Marines.Together We Served

Monday, October 30, 2006

Voters Guide

No, I am not going to tell you who or what to vote for. Nor am I going to suggest you affiliate with a specific political party. But I got to thinking about the way I personally go about voting. Why do I vote the way I do? Is there a method in my madness, or is it more random selection?

With the enormous amount of campaign material we are bombarded with in the final weeks leading up to the election, I thought I might jot down the process I take in determining who and what gets my vote.

The list of reasons for how I vote is in no particular order.
First – I ignore all the hysteria in the media during the final three to six months prior to Election Day. Candidates of all stripes entirely lose touch with reality in their frantic efforts to come out on top. Things are said, implied, inferred, and otherwise spoken in libelous terms that once would have produced a demand for satisfaction – that is to say, the insulted person would call for a duel with the offender, either with pistols or swords, thereby “satisfying” their honor. All this is done in a most dignified and gentlemanly manner, don’t you know! Had one or both parties been more civil with each other beforehand, they most likely wouldn’t have found themselves in the present predicament where injury and death most surely awaited. Ah, but those were in bygone days. Today we’re too sophisticated for such crude behavior. Instead, words are used to inflict the greatest amount of harm with no concern for the consequences, or fear of reprisal.

Second – Any proposition, or the like, that will increase taxes is an automatic “No.” For me to change my mind on any tax increase would literally take an act of Congress. I have observed enormous mismanagement of taxpayer monies for too many years to now believe that an increase in taxes is going to help pre-existing problems. Many of the propositions are intended to throw money at society’s ills in the hopes that it will somehow fix the problem. It doesn’t.

Third – Character does matter. Therefore, I look carefully at a candidate. The first item of concern is the candidate’s world view. Do they realize the enormity of the struggle we find ourselves in against people who, quite simply, want us dead? This speaks to the need for an aggressive approach to national security. Another item of extreme importance to me is the candidate’s view of life. What value does life have? If the candidate does not recognize that life is a gift from God and is in fact sacred, they will certainly not get my vote.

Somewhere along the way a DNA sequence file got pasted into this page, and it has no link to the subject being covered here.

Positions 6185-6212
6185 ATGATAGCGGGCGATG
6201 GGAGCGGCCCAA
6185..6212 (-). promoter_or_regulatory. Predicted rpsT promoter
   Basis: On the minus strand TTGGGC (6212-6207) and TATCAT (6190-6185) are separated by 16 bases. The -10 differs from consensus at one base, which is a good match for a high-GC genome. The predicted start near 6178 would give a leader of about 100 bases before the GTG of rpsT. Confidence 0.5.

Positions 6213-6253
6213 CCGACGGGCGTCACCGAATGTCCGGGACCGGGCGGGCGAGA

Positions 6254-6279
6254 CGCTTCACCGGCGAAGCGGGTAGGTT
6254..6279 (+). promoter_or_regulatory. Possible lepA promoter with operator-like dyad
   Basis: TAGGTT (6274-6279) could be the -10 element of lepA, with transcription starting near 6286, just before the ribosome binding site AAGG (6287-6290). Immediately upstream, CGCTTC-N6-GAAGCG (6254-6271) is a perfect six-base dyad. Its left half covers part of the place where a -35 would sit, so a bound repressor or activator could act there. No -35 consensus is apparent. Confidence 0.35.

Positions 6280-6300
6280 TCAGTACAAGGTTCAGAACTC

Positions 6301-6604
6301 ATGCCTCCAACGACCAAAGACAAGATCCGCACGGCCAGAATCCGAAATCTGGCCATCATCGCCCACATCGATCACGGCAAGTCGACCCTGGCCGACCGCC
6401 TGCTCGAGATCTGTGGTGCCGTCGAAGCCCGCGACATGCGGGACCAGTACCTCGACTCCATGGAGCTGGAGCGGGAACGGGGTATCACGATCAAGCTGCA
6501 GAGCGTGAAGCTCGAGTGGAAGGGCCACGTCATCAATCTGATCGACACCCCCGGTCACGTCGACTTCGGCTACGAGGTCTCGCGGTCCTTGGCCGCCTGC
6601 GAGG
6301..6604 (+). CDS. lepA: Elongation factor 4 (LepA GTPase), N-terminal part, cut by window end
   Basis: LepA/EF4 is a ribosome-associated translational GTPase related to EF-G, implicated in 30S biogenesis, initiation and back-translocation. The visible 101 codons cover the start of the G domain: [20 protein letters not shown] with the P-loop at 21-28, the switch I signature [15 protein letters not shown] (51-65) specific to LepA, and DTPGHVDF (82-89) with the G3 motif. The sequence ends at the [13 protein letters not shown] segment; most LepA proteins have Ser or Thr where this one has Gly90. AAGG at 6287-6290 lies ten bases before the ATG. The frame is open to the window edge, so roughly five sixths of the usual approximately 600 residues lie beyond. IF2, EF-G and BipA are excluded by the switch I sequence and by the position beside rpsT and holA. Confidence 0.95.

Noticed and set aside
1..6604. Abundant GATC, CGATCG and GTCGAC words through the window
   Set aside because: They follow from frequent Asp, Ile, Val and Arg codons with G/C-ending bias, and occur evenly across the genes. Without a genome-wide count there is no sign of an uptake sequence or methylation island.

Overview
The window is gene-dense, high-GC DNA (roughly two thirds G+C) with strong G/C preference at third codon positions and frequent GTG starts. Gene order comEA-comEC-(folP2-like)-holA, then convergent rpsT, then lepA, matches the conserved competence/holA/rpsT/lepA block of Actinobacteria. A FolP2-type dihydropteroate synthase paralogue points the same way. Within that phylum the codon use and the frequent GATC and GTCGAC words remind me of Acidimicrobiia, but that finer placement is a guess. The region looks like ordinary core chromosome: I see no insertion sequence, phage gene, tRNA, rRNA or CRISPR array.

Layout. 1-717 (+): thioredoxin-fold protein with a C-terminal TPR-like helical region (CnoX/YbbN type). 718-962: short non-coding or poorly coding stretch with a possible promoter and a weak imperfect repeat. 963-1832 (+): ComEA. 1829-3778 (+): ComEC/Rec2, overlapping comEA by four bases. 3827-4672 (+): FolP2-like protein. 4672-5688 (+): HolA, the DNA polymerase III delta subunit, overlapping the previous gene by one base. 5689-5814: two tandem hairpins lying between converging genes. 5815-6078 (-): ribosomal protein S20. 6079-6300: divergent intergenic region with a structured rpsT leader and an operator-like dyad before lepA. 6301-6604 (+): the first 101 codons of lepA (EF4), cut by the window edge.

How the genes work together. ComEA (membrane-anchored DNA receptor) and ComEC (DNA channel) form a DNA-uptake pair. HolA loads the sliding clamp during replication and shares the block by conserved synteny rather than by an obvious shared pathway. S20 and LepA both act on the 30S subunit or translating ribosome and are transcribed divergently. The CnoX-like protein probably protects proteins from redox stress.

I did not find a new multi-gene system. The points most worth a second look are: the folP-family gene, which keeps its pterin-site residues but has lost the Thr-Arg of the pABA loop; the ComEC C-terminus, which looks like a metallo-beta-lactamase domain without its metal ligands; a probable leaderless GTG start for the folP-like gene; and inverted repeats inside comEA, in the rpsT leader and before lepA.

Fourth – I want to know how a candidate handles pressure. This is not always so easy to determine, but when they are confronted on the issues, or are in a debate format, you can see if they are able to stand up under the pressures of that moment. Do they stick to the issues, or lapse into personal mischaracterizations of their opponent? They may one day run for the highest office of the land. I want a person who is cool under pressure.

Fifth – My values are important to me. Therefore, I am looking for someone who closely reflects those values. This is why party affiliation and voting a straight ticket (checking the box for everyone in your party) is common practice. You know the values that are generally held within that party, so you trust that those running for office will uphold those values.

Sixth – It is important to know where a candidate stands on the issues. This, my friends, is particularly important in the election of justices to the lower courts. For instance, we who live out west have paid too little attention to judges being voted in by “We the People” simply because we didn’t want to be bothered with finding out who these black-cloaked justices are. Once voted in they may eventually find themselves appointed to the 9th Circuit Court of Appeals. This court has made a practice of making very bad laws. The fact of the matter is they are there to interpret laws. So find out if the judge has an axe to grind, or whether they desire to serve the people in order to interpret the law of the land.

Seventh – Is the candidate a servant? Do they have a servant’s heart? Or are they more interested in advancing their own agenda? Way too many elected officials are self-serving and don’t mind if we know it. In the early days of our country a person served as an elected representative of the people only after they had already established themselves financially in business or commerce. They would serve in government for a pittance because they could afford to serve without relying on taxpayers to support them. Unlike today, politics was not a career choice.

Eighth – Where does the candidate stand with regard to our military? Having spent thirty-two years in the military, including two wars (Vietnam and Iraq), I’m mightily interested in the support I, and my fellow service members, can expect from the candidate should they be elected. We in the military had the rug pulled out from under us in Vietnam. I have no interest in seeing that repeated now, or anytime in the future. The candidate need not have served in the military themselves, but they’d better be prepared to take care of those who keep the wolf from the door.

I could expand on all of these points, but you get the idea. Tonight my wife and I completed our ballots. It’s always an exhilarating moment for me. Placing that Absentee Ballot in the mailbox is a reminder to me that I have just participated in one of the greatest testaments of freedom known to man. I wouldn’t miss it for the world!

Go vote! It’s the right thing to do.

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